The challenge for manufacturers who wish to remain competitive today is to conceive, develop, design and produce innovative new products that drive future revenues and mesh perfectly with the needs of users. What makes this even more challenging is they must do so quickly and cost-effectively. After all, coming out with innovative products works only if those products meet the cost/price expectations of their intended users. Adding even more complexity is the fact that customers are demanding increased customization in products.
As a result of these complexities, manufacturers are constantly looking for ways to optimize the product development process in order to cut excess costs out of the process while also speeding development. One way to do so is through modular product design, which involves sets of common modules that are shared among a product family. Though the deployment of modular design varies across companies and industries, the principals remain the same. Products are broken down into systems of discrete modules, each of which can interchange with each other through well-defined component interfaces.
The benefits of modular design—if executed effectively—are numerous. Modular design enables companies to be more agile and competitive in rapidly changing and volatile market conditions, while also driving cost efficiencies internally. Modular product design also speeds the introduction of multiple product variants, enabling greater product customization to satisfy changing customer needs. Modular product design also facilitates more time- and cost-efficient manufacturing by capitalizing on economies of scale and streamlining assembly lines.
With modular product design, product components can be changed and interchanged with other components easily. Modular product components enable manufacturers to keep pace with market changes by being able to quickly and easily swap out or change various components—to improve performance or efficiency. Products can then be tweaked cost-effectively since some components can be left unchanged, reducing the investment required of product changes.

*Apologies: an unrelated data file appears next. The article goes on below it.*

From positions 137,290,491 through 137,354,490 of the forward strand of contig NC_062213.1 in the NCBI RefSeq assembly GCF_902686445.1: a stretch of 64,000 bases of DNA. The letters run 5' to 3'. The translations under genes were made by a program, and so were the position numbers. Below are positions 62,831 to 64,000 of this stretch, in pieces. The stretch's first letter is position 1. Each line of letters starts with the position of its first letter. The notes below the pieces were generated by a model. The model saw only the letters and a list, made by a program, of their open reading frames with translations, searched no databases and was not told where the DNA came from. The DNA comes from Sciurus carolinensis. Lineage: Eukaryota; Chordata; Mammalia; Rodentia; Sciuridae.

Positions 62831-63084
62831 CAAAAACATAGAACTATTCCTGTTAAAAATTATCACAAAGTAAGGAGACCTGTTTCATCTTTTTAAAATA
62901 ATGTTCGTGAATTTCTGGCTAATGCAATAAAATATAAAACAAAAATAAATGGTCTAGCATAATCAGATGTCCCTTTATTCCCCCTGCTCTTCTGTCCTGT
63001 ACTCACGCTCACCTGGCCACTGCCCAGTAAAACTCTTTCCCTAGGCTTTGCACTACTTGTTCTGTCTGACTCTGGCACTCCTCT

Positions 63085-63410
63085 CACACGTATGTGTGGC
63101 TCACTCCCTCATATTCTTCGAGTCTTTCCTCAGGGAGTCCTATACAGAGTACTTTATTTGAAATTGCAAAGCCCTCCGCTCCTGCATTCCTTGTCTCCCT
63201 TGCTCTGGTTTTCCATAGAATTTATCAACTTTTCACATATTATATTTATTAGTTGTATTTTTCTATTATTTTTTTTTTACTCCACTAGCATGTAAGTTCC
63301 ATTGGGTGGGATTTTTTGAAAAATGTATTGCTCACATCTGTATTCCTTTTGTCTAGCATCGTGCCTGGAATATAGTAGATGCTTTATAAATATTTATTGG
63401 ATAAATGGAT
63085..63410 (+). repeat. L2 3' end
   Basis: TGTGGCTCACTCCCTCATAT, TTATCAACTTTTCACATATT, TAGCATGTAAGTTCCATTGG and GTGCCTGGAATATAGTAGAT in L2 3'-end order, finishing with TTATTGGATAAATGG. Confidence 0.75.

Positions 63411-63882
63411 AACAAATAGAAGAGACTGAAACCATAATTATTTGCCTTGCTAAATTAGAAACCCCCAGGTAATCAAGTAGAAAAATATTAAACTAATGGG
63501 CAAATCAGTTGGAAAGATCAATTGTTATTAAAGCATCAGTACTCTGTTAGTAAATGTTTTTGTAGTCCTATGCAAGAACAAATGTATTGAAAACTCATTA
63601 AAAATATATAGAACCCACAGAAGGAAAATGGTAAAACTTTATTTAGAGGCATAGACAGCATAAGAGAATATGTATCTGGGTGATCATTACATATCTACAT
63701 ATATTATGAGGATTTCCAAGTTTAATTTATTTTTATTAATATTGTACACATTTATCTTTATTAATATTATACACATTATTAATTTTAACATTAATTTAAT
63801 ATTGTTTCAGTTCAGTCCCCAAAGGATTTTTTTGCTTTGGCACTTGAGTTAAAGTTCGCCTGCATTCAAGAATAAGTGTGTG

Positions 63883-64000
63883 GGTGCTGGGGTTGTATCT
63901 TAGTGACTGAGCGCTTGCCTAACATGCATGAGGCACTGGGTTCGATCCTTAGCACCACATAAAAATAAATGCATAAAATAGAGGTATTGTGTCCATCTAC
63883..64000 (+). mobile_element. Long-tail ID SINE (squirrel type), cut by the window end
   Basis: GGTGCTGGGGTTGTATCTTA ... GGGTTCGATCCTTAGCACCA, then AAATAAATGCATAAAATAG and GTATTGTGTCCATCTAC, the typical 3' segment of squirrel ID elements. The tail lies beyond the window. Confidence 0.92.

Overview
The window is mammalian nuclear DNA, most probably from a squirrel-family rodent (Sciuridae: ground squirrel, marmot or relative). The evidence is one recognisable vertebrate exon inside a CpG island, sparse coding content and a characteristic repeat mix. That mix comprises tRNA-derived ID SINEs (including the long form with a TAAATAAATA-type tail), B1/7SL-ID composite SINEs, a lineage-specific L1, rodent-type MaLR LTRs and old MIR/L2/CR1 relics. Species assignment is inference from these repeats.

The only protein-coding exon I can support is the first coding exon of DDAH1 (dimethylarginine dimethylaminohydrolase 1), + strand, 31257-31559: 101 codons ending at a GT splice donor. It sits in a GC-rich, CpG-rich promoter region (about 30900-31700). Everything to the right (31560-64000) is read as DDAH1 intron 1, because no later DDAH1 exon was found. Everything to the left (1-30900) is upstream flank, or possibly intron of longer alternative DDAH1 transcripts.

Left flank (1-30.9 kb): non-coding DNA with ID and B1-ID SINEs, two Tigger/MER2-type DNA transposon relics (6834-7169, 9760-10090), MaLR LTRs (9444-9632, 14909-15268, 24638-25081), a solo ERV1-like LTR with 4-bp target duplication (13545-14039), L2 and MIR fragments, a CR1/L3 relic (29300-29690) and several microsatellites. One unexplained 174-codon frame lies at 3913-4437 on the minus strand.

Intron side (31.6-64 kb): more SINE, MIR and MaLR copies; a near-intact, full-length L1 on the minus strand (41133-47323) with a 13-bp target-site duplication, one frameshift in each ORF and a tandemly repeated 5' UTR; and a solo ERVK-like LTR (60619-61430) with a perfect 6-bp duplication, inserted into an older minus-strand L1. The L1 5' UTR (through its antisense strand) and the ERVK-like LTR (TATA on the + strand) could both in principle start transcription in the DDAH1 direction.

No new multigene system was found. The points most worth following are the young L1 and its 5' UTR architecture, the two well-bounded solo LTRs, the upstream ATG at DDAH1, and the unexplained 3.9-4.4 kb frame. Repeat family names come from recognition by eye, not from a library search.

Another way to reap the benefits of modular design is by designing and producing modular product components, or modules, that can be used by other companies in their own products. By designing these products in modules, rather than a specific, proprietary form, these components can be sold to other companies to be used or incorporated into their own products. This helps the module manufacturer boost revenue by sharing the costs of product development.
Modularization also reduces manufacturing costs because higher numbers of standardized modules leads to a reduction in changeover costs and the number of tools required for production. In addition, with different product lines using the same module design, manufacturing can implement shared processes across product lines. Assembly lines can manufacture modules independently and concurrently, enabling more agile and flexible resource planning.
While modular product design’s advantages sound intriguing, organizations must be cautious before deploying product modularization. Let’s take a look at a few things to keep in mind before considering implementing modular product design.
Pick the right pilot. Though any product could be modularized, companies must be selective in deciding which products to redesign. To reap the full benefits of modular design, target products that have a large number of shared components with other product lines, high sales volumes, and/or contain platform technologies.
Obtain early buy-in from stakeholders. One of the impediments to implementing modular design is a lack of early widespread support within the organization. Keep in mind that modular design fundamentally changes not only the product architecture, but the manufacturing architecture as well, which impacts the entire organization.
Let the customer speak. Companies should do their research and test and screen any new products directly with customers before considering their adoption. This is the only way to determine if new design alternatives are aligned with market expectations.
Establish a cross-functional team. Assemble team with broad technical and market skills to evaluate modular design possibilities that exist across the company’s existing product lines.
Anticipate supply chain disruptions. When adopting modular design, keep in mind that it will change your supplier base and the services required, often causing supply chain disruptions. When collaborating with new suppliers, be clear about new specifications and cost expectations, though be cautious about surrendering too much technical expertise.
Increased IP risk. Producing discrete modules simplifies the product architecture, enabling competitors to more easily discern technologies and steal valuable design IP. To protect IP, organizations must increase patent documentation to prevent competitors from using key modules in their product architectures.